Chapter 3. Migration and Empire
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The eighteenth century saw an Atlantic world in motiona transit of peoples on an unprecedented scale. Most dynamic in the British Empire were the North American colonies, magnets for immigration that consequently underwent a comprehensive transformation from scattered, sparse outposts to continuous, dense settlements. Colonial ...
Chapter 4. Letter Writing and Consumer Revolution
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American culture has long been plagued by the resilient myth that it is a classless society, that social distinctions do not matter, that economic opportunity is somehow universal, that nearly everyoneno matter how rich or pooris essentially middle class.1 As unhelpful as this myth is for comprehending the inegalitarian social structure of the present-day ...
Chapter 5. Revolution and War
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William Goddard did not singlehandedly cause the American Revolution to happen. He twice lobbied the Continental Congress that declared American independence from the British Empire, so he came into contact with the so-called Founding Fathers, but he was not one himself. A newspaper publisher who like so many other American ...
Chapter 6. Universalism and the Epistolary Divide
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We know that the men attending the Constitutional Convention in Philadelphia in 1787 intended the United States Constitution to minimize the possibilities of democracy.1 This was perhaps no surprise, given the abiding influence of mainstream British political culture on American life as well as the fresh trauma of revolution, rebellion, and war. The ...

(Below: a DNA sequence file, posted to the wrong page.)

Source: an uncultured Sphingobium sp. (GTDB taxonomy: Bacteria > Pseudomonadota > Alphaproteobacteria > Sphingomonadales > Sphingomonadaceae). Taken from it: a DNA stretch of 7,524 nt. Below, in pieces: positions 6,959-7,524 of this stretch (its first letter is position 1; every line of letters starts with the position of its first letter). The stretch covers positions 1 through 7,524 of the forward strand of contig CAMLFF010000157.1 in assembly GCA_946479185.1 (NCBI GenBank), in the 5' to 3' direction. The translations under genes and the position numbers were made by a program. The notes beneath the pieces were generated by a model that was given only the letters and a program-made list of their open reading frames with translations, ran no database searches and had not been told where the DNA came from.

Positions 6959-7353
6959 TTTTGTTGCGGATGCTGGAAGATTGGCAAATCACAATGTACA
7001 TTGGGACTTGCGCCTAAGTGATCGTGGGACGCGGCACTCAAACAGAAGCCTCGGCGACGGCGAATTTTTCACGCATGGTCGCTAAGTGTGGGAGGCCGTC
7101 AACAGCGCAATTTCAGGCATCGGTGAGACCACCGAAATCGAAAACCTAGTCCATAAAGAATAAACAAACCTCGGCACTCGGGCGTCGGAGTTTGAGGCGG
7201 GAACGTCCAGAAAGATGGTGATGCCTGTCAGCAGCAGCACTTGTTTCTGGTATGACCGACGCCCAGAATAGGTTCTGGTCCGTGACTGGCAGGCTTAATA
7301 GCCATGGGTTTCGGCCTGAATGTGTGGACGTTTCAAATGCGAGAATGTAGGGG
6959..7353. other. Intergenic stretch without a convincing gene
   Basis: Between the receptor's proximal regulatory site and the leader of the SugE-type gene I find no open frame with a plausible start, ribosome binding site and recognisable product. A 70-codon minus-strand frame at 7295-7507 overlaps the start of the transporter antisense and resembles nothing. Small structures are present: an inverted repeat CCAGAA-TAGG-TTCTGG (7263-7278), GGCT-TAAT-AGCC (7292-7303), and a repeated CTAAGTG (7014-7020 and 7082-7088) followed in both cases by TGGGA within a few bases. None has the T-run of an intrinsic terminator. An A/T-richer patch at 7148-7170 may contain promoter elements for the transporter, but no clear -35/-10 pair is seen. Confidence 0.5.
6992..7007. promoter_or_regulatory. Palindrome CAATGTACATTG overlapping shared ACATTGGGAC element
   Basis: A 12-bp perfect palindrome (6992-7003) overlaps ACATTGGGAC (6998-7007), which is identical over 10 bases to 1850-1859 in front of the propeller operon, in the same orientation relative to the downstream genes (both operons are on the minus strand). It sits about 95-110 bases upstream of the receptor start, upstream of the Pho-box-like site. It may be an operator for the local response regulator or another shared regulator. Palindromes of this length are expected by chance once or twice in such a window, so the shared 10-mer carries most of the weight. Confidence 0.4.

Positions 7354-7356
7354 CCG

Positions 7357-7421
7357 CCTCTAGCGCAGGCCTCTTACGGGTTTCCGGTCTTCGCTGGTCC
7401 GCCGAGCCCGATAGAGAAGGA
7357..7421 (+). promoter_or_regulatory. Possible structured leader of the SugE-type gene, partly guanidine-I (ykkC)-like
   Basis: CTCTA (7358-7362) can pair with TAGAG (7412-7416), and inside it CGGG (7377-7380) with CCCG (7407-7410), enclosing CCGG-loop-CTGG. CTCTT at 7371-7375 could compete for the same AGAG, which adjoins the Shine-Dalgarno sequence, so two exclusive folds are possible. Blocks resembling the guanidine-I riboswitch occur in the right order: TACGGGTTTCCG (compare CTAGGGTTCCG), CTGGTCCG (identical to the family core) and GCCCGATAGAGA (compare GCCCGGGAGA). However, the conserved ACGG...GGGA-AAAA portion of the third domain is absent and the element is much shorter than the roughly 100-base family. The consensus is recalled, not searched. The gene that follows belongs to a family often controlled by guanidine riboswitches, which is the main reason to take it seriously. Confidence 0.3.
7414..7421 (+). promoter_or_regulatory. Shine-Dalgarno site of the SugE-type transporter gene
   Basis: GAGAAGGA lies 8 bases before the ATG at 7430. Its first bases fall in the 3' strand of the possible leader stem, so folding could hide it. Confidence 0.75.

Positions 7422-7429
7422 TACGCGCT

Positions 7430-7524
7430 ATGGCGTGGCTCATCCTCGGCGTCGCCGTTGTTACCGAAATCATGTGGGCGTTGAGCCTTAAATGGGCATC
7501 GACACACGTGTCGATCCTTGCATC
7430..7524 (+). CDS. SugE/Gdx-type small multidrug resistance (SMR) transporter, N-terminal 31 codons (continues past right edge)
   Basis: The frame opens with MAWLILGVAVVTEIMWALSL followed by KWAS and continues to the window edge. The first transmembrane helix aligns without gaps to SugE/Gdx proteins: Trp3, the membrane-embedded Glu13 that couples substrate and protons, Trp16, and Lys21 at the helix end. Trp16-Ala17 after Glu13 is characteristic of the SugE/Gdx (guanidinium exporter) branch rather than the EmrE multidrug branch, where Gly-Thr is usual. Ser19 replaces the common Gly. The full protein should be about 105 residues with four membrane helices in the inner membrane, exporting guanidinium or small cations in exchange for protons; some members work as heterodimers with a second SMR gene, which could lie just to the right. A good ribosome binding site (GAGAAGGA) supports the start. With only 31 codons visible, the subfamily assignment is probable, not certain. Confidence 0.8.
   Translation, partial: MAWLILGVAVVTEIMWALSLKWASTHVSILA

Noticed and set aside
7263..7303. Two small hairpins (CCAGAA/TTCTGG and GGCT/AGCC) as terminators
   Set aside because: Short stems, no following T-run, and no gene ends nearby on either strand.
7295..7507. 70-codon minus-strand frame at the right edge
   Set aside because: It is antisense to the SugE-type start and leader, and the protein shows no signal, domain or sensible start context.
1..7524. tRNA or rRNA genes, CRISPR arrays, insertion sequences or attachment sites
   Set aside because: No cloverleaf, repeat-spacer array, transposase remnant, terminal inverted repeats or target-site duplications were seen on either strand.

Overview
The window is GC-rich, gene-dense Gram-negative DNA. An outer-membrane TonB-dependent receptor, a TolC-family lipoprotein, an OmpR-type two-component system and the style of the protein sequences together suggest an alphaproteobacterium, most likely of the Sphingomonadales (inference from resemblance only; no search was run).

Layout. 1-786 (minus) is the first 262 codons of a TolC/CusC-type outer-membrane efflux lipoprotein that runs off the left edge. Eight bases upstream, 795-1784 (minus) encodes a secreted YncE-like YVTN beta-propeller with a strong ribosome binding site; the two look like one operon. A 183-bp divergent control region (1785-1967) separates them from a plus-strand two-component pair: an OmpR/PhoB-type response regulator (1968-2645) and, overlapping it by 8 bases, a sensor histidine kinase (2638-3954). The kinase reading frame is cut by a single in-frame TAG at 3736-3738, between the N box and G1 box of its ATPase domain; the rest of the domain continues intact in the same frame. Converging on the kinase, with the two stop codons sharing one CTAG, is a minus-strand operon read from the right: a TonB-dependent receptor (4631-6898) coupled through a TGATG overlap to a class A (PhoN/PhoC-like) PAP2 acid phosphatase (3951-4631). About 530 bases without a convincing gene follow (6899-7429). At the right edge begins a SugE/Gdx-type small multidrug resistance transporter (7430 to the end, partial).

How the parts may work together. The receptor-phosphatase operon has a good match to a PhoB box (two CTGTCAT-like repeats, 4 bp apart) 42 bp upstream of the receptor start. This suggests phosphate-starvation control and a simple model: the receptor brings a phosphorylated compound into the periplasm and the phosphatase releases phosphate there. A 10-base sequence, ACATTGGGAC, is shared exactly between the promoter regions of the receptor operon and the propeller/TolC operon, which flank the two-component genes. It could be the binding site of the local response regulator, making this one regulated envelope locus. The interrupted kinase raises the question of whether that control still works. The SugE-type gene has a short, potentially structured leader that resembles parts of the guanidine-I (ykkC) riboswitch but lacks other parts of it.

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Driven by electronic technology and multinational corporations, the "communications revolution" of the late twentieth century quickly took on the shape of a global-scale system. We can now easily see the computers in our offices and homes, but we rarely imagine, say, the thousands of miles of undersea cables that carry Internet traffic around the world, ...
Afterword: The Burden of Early American History
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Is it ever possible to leave the dark side of history behind, to lodge it safely in the past? A classic version of this conundrum was voiced in 1960 by the historian C. Vann Woodward in The Burden of Southern History. He argued that the American South was disabled from joining the triumphal historical narrative of the American nation because it was trapped ...
List of Abbreviations
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I owe gratitude to sundry institutional and personal support that has made this book both possible and pleasurable. I have accrued debts to the National Portrait Gallery of the Smithsonian Institution, the Bibliographical Society of America, the Bibliographical Society (United Kingdom), the Newberry Library, the Rothermere American Institute and ...
Page Count: 376
Publication Year: 2011
Series Title: Early American Studies